One, yes only one, season is the extent of my snowmobile touring resumé. So how does my lack of long-term experience qualify me to give any sort of advice? In the defence of my resumé, my first season included well over 4,000 km in the saddle sampling Ontario’s best snow trails, and all of this in the company of very non-beginner riders.
Like any foray into a new activity, the learning curve can be very front-loaded, but man, I sure enjoyed the time spent studying. So here you are, the "not necessarily just for beginners, but by a beginner" guide to snowmobile touring.
Where to Start
Unless you're lucky enough to be able to take to the trails from your front door, you will need to find a place to park that towing rig. Finding a parking spot hundreds of kilometres from home can be a challenge - but there's no need to fret, here are a couple of links to information that will get you set up.
First, the Big Map of Ontario Snowmobile Staging Areas where you can trailer to, unload and hit the trails. Second, The Intrepid Snowmobiler takes it a step further, offering his recommendations for staging from snowmobile-friendly hotels that are right on the trails.
Making your first touring day long, cold and exhausting can be a spirit crusher. A shake down tour is a good idea before you commit to the big loop. Look to the areas like Muskoka, Grey Bruce, and Ontario's Highlands, for manageable distances, good food and plush accommodations. A happily memorable first-time experience will make you want to go harder and push farther next time.
Study a Map
Ontario is blessed with 30,000+ km of groomed, marked and mapped trails. In fact, you could probably do a whole tour by just following the signs. So why open a map? For one thing, the Ontario snowmobiling maps are a thing of beauty. I personally get stoked just seeing all the touring potential outlined on a map. Knowing things like distances, town names, orientation, and points of interest make your day more enjoyable. Stopping to check the map gets annoying, trying to figure things out on the go is dangerous. So study up and enjoy the ride.
You haven't truly experienced snowmobiling in Northern Ontario until you spend a few days living off your sled. You won't be the only one. It's entirely possible that you'll pull into a lodge or hotel and see a "no vacancy" sign and only sleds in the parking lot. Trust me, book ahead.
Know Your Gear
Yep, that’s ice: four hours into a multi-day spring tour is no place to find out your gear is not waterproof. Same goes for freezing helmet shields or ice-cold feet. You will be out there for days so make sure your gear is up to the task. Staying warm, dry and comfortable will be the difference between good times or misery.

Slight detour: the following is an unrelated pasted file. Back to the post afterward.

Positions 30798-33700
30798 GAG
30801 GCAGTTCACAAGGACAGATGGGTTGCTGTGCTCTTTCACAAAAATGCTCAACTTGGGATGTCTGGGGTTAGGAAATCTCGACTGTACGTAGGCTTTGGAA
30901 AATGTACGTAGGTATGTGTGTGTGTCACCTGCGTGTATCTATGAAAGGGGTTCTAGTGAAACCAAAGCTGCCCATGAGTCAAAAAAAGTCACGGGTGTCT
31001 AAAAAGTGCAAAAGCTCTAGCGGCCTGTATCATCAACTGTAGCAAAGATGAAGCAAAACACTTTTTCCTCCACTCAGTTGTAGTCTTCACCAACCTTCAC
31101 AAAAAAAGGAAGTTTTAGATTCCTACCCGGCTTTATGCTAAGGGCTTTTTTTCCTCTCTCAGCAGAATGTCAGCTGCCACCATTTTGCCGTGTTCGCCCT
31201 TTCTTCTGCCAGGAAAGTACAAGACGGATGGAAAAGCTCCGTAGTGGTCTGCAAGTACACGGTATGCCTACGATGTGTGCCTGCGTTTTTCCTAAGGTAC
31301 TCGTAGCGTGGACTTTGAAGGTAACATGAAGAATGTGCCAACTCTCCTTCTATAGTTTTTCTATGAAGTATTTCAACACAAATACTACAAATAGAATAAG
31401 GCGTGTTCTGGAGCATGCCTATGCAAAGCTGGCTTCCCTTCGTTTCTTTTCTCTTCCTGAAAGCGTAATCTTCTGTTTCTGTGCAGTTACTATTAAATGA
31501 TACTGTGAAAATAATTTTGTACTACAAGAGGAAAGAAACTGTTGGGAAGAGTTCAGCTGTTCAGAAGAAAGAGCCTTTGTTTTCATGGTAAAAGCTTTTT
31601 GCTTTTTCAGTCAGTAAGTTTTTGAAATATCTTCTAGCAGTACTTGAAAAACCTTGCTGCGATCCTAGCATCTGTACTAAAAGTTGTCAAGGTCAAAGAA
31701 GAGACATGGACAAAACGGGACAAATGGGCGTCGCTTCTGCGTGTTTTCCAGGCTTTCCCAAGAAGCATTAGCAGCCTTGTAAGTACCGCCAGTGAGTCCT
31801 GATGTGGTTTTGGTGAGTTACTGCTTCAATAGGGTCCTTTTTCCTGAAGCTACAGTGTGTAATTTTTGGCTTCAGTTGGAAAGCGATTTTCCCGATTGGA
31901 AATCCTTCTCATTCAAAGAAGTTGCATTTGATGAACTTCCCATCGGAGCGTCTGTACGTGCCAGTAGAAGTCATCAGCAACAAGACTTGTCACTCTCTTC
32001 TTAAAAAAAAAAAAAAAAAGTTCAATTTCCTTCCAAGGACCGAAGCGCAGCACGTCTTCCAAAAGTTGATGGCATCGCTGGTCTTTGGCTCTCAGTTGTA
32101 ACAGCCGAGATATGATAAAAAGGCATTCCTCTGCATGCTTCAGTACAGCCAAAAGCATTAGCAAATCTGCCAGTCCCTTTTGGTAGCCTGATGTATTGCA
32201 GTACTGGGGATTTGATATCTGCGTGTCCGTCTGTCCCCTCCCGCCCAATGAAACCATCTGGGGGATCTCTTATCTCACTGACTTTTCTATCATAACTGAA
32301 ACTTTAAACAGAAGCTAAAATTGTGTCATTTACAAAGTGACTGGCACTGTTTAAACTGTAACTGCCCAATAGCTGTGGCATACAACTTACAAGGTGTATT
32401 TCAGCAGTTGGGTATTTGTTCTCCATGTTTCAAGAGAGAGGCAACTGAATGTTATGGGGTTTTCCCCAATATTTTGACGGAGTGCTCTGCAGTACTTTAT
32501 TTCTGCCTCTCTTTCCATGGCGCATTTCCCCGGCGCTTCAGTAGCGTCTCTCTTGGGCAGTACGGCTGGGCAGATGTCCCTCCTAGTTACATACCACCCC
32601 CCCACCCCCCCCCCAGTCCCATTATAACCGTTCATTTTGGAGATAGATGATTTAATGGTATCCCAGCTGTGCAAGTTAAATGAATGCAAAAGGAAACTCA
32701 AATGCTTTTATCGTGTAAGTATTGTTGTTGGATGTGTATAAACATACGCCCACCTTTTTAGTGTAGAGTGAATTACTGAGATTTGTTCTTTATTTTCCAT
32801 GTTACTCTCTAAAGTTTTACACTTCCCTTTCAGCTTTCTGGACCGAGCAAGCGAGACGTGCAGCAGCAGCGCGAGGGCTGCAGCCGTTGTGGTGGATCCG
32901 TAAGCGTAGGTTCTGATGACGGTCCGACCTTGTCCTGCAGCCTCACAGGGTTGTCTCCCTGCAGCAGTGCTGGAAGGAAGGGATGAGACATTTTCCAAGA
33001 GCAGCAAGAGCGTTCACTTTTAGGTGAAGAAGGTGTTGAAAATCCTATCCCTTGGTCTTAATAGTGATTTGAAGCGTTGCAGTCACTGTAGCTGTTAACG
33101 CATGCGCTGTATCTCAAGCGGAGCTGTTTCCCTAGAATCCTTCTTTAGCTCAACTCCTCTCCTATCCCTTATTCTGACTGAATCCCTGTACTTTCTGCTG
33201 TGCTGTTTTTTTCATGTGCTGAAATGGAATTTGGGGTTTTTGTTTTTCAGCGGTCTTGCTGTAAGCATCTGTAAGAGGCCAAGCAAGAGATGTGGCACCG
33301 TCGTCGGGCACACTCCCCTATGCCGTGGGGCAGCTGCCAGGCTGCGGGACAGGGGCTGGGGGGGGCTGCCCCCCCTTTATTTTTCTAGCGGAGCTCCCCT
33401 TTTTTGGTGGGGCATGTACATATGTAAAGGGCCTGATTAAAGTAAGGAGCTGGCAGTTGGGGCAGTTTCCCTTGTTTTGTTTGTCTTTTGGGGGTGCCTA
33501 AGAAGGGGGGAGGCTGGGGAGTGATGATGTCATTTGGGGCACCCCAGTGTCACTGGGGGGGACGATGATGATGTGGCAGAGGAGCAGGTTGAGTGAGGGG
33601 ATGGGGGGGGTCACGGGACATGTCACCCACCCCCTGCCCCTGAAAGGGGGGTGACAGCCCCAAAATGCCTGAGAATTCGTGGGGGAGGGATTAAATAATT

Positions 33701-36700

Pack Your Bags
Surprisingly, I found packing for a snowmobile tour extremely uncomplicated. After all, you wear the same outfit all day, every day while on the sled. So all that is really necessary is some evening wear, light pants, shoes. I make sure everything I bring can do double duty, and I pack synthetics and wool to keep warm in any conditions, no cotton. Extra gloves and socks are always a good idea.
As far as baggage, bungie cords are your friend. In the above photo there are factory accessory bags, generic saddle bags, a waterproof duffle bag and yes, that is carry-on luggage. Learn more about what to pack here.
Feed the Sled (Gas)
A wise man once told me, “Never pass up an opportunity to top up the gas tank.” I recall one bluebird day with a foot of fresh snow on the trail. We were having so much fun running the sled hard in the fresh pow. The fun came at a price, though, and waiting for gas in the middle of nowhere made for a long day. The wise man that provided the above advice was in our group that day, LOL.
Feed the Body (Food)
Small town dining can be complicated. In Port Loring, for example, there are two diners. In the winter months one serves dinner and one breakfast on any given day. Pulling into a town late only to find everything closed sucks, so plan ahead. You can apply the same rule to your tank as the gas tank in your sled and never pass up an opportunity to top it up. Enjoy each meal like it’s the last one for the day. Click here for a list of Ontario snowmobiler's favourite places to eat.
Plan for the worst
As much fun as snowmobiling is, the nature of the activity places you in a less than hospitable environment. In sub-zero temperatures and a long way from help, any complications on the trail and your survival is on you. First aid kit, starting a fire, shelter, repairs, think about it, plan for it, hopefully you will never need to apply it.
Been There, Done That
Putting a cell phone in the outside pocket of your coat will turn it into an ice cube. If you put it too deep against your body it might get wet from perspiration. A small ziplock bag, a couple of layers deep should keep it working. Cell signal on the trail is a bonus, not a guarantee.
Keep the water flowing: throwing in a couple of water bottles in your bag sounds like a good idea until you find them frozen when you reach for a drink. A thermos, some sort of insulted bottle, or a small flask inside your jacket will keep things liquid.
Duct tape: one particularly cold morning on an extended rail bed, I found that a tiny air leak in my modular helmet was causing some frostbite on my cheek. The solution? A layer of duck tape placed on the skin in the affected area. Now I always carry a bit of tape in my pocket.
Once you experience an Ontario Snowmobiling Tour for yourself, you will easily understand why for some people this is the golden grail of happiness. There are dozens of loops for your touring pleasure, just pick, prep up and go. In reality, you can get on your sled as soon as the trails open and spend the whole season touring the province, hmmm now there’s an idea.